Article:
Baby Quilt Tutorial

This is one of my all-time favorite projects to make. It is easy and fairly quick once you get the hang of it. I am sure there are many tutorials out there showing how to make this quilt, but I thought I would add my version of this baby quilt tutorial.
I’ve had this fabric cut and ready to make into a quilt for over a year now, and haven’t had any friends with baby girls to give it to. So I decided just to make it to have on hand and to clear out my fabric box.
1. Cut out flannel squares of various colors. You can make it random or a pattern. I like to make one side with plain fabric and the other side a pattern. For a crib size you will need a couple of yards of your main color, and then 1/4 to 1/2 yards of the pattern depending on how many you use. The squares can be any size. I have done 10 inch, but this quilt I decided to go smaller, these are about 6 inches.
2. Cut your batting in squares one inch smaller than the flannel (leaving a 1/2 margin of extra fabric when put together.) You can use any weight you want for the filling. If you are doing larger squares make the batting 2 inches smaller and sew everything with a 1 inch margin.
3. Make fabric/batting/fabric sandwiches and pin together. At this point you might want to think through your pattern, one side of this square will be the front and the other the back of the quilt. My back is all the dark pink, so I didn’t have to plan much yet.
                      
4. Sew each square together by making an X through the center on the diagonal. The first seam goes over the pin…
the second one goes over the first seam. You have to pull the fabric with your hand to avoid puckers.
They should all look like this…
My quilt has 64 squares. With the seam allowance they each end up about a 5 inch square in the quilt.
5. Lay out and pin the squares first by row. Pin the seam allowance UP towards yourself, this will stick up out of the quilt. Make sure you pin the fabric all sticking up on the same side. I have a close up and then the whole row.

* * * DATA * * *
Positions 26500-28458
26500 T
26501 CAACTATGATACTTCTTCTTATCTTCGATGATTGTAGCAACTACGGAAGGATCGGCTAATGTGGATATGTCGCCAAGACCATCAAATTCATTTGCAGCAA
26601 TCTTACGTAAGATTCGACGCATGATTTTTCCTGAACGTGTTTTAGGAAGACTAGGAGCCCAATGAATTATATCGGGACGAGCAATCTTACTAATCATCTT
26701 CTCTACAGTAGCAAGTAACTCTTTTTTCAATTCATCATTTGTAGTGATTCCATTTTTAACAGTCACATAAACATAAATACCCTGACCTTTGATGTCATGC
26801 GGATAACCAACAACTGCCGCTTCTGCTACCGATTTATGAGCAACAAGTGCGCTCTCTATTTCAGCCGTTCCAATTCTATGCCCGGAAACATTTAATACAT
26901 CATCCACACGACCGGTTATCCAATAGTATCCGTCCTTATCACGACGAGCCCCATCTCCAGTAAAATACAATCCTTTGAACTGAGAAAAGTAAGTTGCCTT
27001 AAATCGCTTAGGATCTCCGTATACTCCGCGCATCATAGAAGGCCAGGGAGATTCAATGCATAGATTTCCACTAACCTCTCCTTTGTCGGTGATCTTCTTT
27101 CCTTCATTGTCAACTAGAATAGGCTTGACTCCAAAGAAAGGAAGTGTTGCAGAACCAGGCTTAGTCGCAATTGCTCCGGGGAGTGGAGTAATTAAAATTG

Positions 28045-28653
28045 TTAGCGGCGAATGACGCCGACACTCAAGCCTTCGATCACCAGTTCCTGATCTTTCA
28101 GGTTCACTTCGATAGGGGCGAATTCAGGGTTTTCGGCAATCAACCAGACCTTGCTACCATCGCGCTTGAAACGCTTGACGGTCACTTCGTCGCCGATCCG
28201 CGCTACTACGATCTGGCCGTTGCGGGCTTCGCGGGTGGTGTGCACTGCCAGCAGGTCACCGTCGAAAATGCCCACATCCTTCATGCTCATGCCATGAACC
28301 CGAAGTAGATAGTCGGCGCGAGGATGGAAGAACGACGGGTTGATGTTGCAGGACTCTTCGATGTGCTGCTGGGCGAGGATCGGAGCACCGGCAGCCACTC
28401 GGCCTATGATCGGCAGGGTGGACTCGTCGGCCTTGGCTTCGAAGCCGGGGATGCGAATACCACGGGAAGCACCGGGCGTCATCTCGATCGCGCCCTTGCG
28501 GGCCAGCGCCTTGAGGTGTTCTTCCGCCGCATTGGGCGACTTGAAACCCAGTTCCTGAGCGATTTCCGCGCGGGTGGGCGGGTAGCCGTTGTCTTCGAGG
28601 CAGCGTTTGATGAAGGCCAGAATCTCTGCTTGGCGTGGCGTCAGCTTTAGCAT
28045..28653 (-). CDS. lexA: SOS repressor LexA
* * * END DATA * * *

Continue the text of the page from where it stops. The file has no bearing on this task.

6. Sew the row together, one at a time leaving a 1/2 seam allowance.
should look something like this.
7. Lay out all the rows to check if your pattern is correct and if you have all the extra fabric sticking up on the side you want.
8. Now to pin the rows together. First match the seams so the quilted corners will match, then pin in between to secure while you sew. Sew all the rows two by two first.
9. Lay it out again to check the pattern, then sew two pieces together until you have groups of four, then sew those together to finish the 8 rows. If yours has an uneven number of rows your groupings will be different.
10. Sew a 1/2 inch margin around the entire perimeter of the quilt.
11. Now the most time consuming part. Clip all the seams about a 1/2 inch apart (this will fray and look great when washed), be careful not to clip your sewing, or you have to go back and fix it. I had to do that 3 times on this quilt…
Finally, wash and dry a few times to fray all the seams! It gets better and better with more washings!
Check out these other baby blanket tutorials I’ve created.
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Emily is a stay at home mom to two crazy boys {which she adores} and one amazing husband. She loves to sew, but also dabbles in crafting and recipes. Her faith, friends and family keep her going and motivated. Come along for the ride!

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Comments

  1. Miss Muffin says:

    I totally love the way you did this. I am working on a quilt top at the moment and I am thinking maybe it would be easier to put it together like you did – instead of having to quilt a huge thing. (I have never actually made a quilt before…) I am just wondering … I really do love the raw edges, but does it not kinda wear out really quickly? I am just a bit scared that if I do it that way maybe the whole quilt falls apart after a couple of washes cause the seams get loose cause the fabric frays …? Or is that just silly?

  2. I think this way of “quilting” only works with corduroy or flannel. Other materials may fall apart and not last. I do know that with flannel this will last a long time with many washings as I have some that are a few years old… Good luck with your quilt.

  3. I make them (all the time!lol!) and make three layers of flannel instead of using batting. Also, you can use 100% cotton with the flannel if you like. I only use the cotton on the top, and flannel for the back though, or all flannel. It widens your choices of fabrics!lol!

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